Vermont Furniture Story To Be Featured on The Weather Channel

Did you know there is a link between the wood furniture you buy and global warming?  Some folks at TWC do and they've invited us to be their guest on The Weather Channel's new live show, The Lightning Rod with meteorologist Mark Elliot.

So what's the link between furniture and the weather?  OK, it's a little tricky but stay with me.  Up to 90% of the furniture we buy in the USA is imported (mainly from Asia) and made from wood that has been illegally clear-cut from the world's rapidly disappearing rainforests. 

Rainforests play a role in regulating global weather by producing oxygen, giving off carbon dioxide, and regulating temperature and moisture.  The oceans (algae) are the other major contributor to oxygen production but as they become increasingly polluted, our dependence upon the rainforests for weather modulation increases.

As rainforests are destroyed for timber that feeds the global market for cheap furniture, they are less able to regulate the weather.  Purchasing furniture made from rainforest woods like teak, brazilian cherry and mahogany supports this illegal rainforest timber trade.  The Washington Post talks about this in more detail in an article, "Corruption Stains the Timber Trade".

Choosing American made furniture and flooring built with sustainably harvested American wood decreases the demand for rainforest woods and helps decrease the rate of rainforest destruction, thereby enabling the rainforest to do its job of regulating global weather.  So that's the link.  We're excited to talk about it more with Mark and the crew of The Lightning Rod.  Watch us live at 10pm EST on Monday July 19th to see how it goes!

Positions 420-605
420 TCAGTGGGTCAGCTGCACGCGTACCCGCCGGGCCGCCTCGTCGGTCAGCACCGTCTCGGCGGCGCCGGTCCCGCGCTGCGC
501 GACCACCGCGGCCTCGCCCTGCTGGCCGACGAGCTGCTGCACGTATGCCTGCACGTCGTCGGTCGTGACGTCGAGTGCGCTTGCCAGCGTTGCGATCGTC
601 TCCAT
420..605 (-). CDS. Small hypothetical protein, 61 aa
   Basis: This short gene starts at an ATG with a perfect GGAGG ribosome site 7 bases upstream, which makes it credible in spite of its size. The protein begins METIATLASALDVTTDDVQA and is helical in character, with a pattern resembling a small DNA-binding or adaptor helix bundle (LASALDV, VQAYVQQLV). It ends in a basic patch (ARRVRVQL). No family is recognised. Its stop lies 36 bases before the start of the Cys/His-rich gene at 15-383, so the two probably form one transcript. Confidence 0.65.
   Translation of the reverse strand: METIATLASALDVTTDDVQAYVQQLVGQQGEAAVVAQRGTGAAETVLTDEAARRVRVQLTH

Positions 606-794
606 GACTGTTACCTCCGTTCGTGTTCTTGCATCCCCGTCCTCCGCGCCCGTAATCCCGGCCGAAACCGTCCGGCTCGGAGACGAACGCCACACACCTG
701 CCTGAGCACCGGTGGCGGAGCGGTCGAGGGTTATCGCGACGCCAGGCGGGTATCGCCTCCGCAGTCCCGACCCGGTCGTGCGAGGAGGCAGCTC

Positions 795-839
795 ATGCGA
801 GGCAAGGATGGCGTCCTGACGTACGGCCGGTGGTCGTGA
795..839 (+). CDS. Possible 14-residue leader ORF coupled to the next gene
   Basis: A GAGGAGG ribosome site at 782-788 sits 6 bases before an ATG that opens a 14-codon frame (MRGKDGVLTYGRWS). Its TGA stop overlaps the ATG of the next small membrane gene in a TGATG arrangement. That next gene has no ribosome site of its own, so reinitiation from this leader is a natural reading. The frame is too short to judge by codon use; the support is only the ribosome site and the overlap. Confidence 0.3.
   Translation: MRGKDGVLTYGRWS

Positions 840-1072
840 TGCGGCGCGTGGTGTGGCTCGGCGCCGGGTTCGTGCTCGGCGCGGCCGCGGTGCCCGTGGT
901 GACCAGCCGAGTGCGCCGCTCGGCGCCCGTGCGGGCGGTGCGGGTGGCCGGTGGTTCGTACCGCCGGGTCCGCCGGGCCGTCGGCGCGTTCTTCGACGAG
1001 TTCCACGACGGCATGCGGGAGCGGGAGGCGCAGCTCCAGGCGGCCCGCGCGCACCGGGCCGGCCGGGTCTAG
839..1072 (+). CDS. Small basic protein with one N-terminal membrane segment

Many thanks to Trish Ragsdale, The Lightning Rod producer for all her help in planning and arranging for our appearance on the show.

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This blog is written by your friends at Vermont Woods Studios. Check out our Vermont made furniture and home decor online and visit our showroom and art gallery at Stonehurst, the newly restored 1800s farmhouse nestled in the foothills of the Green Mountains.